Wednesday, January 20, 2010

The Merchant of Venice

For a Shakespeare play, this wasn't half bad. Especially if you dislike Jews. It's one of the most anti-Semitic works I've ever read. And by read, I mean I read along while I watched the movie. But I didn't watch the movie with Al Pacino as the Jew, and that was a mistake I think. It's on my list of things to watch eventually.

So the play is all Shakespeare-like and difficult to read. The language is confusing and poetic. But the story is good - full of dramatic plot devices. When suitors show up to try and woo Portia, they have to choose one of three chests - one is gold, one is silver and the other is lead. Anyone who has seen Indiana Jones and the Last Crusade knows you have to pick the lead chest. Duh. Oh wait, Shakespeare was before Harrison Ford. Oh well. You get the point.

Here's a fun fact: I didn't know that the derogatory term "Shylock" came from this play. I knew what it meant and how it was an insult, but I didn't know that term existed because Shylock was the name of the Jew in this play who was greedy and tried to take a pound of flesh from someone who didn't pay back a loan on time. Way to go, Shakespeare, for encouraging and promoting stereotypes! Well, in his defense it was 400 years ago and there were no Jews in England because they had all been banished. As someone in my class yesterday pointed out, that would be like writing a story that included a stereotypical terrorist today.

I would never recommend reading a Shakespeare play. Don't get me wrong, I don't completely dislike Shakespeare. He's contributed valuable material to the world. I just don't want to read him. As Professor Gentry so rightly said: "Shakespeare was never meant to be read. It was meant to be acted out." Watch the movie - I bet Al Pacino makes a brilliant Shylock.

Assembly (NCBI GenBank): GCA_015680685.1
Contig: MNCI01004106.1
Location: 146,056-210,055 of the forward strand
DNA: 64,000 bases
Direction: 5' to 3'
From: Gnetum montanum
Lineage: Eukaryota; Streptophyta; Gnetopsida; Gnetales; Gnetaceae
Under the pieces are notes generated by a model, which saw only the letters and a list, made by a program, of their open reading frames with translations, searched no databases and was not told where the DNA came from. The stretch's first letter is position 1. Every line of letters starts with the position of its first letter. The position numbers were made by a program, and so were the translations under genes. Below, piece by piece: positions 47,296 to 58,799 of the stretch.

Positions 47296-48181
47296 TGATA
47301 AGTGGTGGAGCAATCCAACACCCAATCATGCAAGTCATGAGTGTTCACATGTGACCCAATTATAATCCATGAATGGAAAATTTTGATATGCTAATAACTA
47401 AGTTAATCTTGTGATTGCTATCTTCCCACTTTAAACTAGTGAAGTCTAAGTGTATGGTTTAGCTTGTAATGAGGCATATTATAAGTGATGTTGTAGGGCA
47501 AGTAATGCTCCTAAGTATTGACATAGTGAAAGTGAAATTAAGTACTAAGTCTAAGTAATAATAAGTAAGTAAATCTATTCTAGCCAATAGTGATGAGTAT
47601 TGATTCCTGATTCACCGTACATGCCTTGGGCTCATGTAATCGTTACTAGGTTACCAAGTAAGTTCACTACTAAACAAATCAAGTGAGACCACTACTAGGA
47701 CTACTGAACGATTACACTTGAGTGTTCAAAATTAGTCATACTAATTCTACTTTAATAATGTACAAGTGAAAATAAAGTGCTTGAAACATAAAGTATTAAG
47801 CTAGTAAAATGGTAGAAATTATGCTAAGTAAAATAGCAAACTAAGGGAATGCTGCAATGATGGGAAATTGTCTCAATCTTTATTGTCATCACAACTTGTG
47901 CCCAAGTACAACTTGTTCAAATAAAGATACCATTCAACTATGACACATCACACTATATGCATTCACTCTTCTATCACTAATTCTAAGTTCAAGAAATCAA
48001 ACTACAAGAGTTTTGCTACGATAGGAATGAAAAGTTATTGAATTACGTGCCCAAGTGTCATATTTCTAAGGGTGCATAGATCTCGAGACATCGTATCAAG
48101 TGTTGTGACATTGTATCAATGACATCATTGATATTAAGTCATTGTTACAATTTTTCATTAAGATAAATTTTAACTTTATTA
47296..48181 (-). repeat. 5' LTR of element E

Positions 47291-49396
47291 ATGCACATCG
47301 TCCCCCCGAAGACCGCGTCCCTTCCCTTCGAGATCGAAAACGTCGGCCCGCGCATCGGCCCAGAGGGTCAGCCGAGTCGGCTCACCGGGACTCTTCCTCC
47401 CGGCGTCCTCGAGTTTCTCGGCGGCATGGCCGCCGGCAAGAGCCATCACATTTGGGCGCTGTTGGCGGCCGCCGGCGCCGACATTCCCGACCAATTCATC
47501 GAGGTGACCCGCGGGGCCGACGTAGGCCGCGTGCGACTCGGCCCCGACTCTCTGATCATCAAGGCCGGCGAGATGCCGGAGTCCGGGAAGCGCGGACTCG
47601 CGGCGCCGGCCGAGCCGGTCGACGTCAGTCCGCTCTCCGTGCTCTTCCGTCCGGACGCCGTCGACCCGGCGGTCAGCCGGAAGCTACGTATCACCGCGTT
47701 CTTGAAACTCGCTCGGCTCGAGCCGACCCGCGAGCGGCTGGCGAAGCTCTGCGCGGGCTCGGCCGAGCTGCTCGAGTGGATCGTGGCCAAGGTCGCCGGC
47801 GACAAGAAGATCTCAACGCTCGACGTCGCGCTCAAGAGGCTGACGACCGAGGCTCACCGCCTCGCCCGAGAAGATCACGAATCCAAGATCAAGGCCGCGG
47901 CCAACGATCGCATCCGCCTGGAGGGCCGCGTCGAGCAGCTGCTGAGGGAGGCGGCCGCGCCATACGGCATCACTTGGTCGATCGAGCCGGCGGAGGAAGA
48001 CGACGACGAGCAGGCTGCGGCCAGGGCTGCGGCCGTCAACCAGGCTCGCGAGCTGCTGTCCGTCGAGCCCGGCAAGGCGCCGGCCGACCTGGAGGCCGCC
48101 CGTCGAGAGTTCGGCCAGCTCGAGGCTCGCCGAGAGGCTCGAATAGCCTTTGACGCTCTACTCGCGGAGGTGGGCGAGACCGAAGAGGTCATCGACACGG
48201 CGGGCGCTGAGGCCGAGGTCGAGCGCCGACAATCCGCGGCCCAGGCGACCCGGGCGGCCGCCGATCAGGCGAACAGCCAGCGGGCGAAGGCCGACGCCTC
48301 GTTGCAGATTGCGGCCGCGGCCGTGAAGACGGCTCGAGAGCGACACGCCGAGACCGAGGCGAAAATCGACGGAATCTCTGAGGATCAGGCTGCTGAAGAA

1. >>As Professor Gentry so rightly said: "Shakespeare was never meant to be read. It was meant to be acted out."

    I've heard this repeated time and again too, but there's evidence that it's incorrect. Yes, absolutely the plays were meant to be acted out, but it doesn't quite end there.

    The first complete collection of his plays, the First Folio, although published after Shakespeare's death, contained a preface by 2 of Shakespeare's long-time collaborators. The preface states, "Read him therefore, and again, and again." Given that during his lifetime Shakespeare published narrative poems and sonnets, it's a safe inference that he wanted the plays to not only be performed, but read too.

  2. But why would he write them as plays, and not in some other form? Obviously he wanted sonnets and poems read.

    I'm sure it would make him feel good that his plays are read, and maybe he expected that it would probably happen. But the reason you write a play is so that someone will stage the production.

    Some language is more enjoyable and meaningful in the written form, and other language is more appreciated if spoken in just the right way.

  3. >>But why would he write them as plays, and not in some other form?

    He wrote them as plays b/c there was a much larger market for drama as opposed to prose. Remember that most people at the time were illiterate. Thus, if he wanted to make money, plays were the thing.

  4. That's a very good point. I know almost nothing about him. I managed to get a degree in English (British)Literature and never take a Shakespeare class (a revelation of the state of private education in New York), so clearly I'm no authority.

    I told you I'm not any good at this debate thing - not even in writing.